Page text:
How to Be Polite at a Dinner

Being polite at dinner almost always gets you a good impression. This article will walk you through the whole process.


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    Arrive on time, as your host will want to serve the dinner hot. Arriving late will delay the meal and cause some foods to dry up or lose their flavor.
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    Present yourself cleanly and dress well. Your clothes should make you feel comfortable, but elegant. Make sure you know the atmosphere and theme; arriving in shorts when the other guests are wearing tuxedos and evening dresses does not make a good impression.
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    Bring a gift for your host or hostess, if appropriate. This depends on the event at hand.
    • If it is a formal dinner, it is completely acceptable to bring flowers (a small bouquet or even a single flower is fine). In Europe, if your host is male, the flowers are presented to his wife/significant other, regardless of whether she prepared the meal or not.
    • If you are invited to a casual dinner, it may be appropriate to ask whether you can bring a part of the meal, like a salad or dessert. This depends on how well you know the host or hostess.
    • If you are unsure and you don't know your host or hostess well, go for bringing a box of chocolates, if you like. Be sure to have it wrapped or a nice bow attached. This is to make it look nicer, but also to make sure your host or hostess doesn't feel pressured to open it and offer the chocolates to the guests immediately. You could also indicate that it is a personal "treat" by saying something like "Thank you so much for inviting me, that was very sweet. I thought I would bring you something sweet, too".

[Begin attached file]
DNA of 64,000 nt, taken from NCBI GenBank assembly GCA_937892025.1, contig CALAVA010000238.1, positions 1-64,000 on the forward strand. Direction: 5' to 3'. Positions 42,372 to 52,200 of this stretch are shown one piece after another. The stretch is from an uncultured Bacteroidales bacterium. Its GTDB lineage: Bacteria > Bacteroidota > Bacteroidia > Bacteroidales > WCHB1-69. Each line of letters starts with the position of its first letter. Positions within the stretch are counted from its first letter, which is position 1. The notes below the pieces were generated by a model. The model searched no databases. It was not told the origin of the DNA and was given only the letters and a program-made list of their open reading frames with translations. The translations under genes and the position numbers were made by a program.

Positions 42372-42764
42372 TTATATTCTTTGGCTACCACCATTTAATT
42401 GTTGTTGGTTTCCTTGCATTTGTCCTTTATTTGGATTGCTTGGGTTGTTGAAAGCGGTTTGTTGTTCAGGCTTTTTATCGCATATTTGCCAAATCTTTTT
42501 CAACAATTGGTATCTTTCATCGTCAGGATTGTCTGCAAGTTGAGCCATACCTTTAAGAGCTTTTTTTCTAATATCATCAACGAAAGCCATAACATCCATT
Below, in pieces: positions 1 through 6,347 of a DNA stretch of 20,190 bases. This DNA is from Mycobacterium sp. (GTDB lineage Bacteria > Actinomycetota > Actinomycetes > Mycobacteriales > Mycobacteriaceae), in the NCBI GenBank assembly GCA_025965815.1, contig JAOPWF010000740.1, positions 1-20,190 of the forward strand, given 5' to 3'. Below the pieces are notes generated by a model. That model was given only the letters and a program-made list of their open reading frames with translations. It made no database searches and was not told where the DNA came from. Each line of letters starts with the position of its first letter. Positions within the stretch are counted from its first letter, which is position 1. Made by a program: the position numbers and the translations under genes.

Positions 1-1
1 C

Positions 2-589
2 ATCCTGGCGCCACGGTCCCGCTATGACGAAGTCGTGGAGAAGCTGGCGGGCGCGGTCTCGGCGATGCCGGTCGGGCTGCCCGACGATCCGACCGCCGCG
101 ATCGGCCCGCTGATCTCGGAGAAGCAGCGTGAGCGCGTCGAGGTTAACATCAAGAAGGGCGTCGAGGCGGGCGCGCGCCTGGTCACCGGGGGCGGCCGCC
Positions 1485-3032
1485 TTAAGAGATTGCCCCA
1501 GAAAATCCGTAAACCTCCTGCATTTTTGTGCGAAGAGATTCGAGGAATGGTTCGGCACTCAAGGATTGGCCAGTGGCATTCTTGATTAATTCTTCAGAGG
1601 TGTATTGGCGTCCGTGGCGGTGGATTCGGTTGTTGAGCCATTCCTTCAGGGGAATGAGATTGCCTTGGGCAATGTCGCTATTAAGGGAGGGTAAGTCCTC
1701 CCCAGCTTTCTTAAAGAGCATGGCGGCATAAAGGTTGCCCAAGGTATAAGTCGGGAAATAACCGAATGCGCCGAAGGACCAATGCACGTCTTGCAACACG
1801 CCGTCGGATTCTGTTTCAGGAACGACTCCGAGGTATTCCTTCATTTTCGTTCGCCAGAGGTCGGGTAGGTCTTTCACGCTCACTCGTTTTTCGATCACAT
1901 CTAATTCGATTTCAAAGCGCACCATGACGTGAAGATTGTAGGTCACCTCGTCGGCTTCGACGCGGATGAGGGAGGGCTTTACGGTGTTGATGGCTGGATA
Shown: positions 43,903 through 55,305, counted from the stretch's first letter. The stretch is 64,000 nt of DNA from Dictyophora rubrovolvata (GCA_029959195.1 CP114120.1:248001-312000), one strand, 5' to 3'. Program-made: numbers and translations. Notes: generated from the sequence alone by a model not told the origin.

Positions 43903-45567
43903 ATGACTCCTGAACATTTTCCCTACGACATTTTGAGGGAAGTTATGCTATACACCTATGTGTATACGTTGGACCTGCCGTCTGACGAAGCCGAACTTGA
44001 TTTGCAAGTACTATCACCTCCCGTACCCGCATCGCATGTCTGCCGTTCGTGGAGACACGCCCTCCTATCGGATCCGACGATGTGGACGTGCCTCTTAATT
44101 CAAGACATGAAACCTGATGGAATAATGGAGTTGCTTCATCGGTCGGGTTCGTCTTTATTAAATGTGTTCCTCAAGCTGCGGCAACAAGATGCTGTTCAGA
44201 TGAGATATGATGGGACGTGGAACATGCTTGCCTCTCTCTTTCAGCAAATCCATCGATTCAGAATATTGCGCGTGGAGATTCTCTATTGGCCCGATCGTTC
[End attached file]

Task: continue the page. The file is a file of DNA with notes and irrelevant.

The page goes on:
• If you really have no clue and the mere thought of deciding this gives you sweaty palms, don't bring anything, just sincerely thank your host and hostess for inviting you and be a charming guest.
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    Eat only what you can handle. Never eat too much, not only will you feel ill, you will look impolite and greedy. However, don't eat too little, and whatever you do, don't abandon a dish. It could seem incredibly impolite if you are served food which you then don't touch. If you are served something you dislike, try to eat it anyway, to be polite. If you are served something you are allergic to, politely tell the hostess this, preferably before she puts it on your plate.
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    Wait for some signal that the meal is beginning, such as the hostess lifting her fork (this is the most common signal that guests may begin). Perhaps your host wants to say grace before eating or something similar. Definitely wait until everyone is seated and served before beginning to eat.
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    Ask politely (by name if possible--don't just announce to the entire table "pass the salt!") and smile when you need a utensil or other item. Be sure to thank the person who fetches it for you.
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    Talk, but try to keep your voice peaceful and polite. Importantly, try not to interrupt others; let them talk and show them that you are listening to them with respectful eye contact.
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    If eating soup, spoon the soup up coming away from you, then eat the soup from the spoon ( try not to slurp)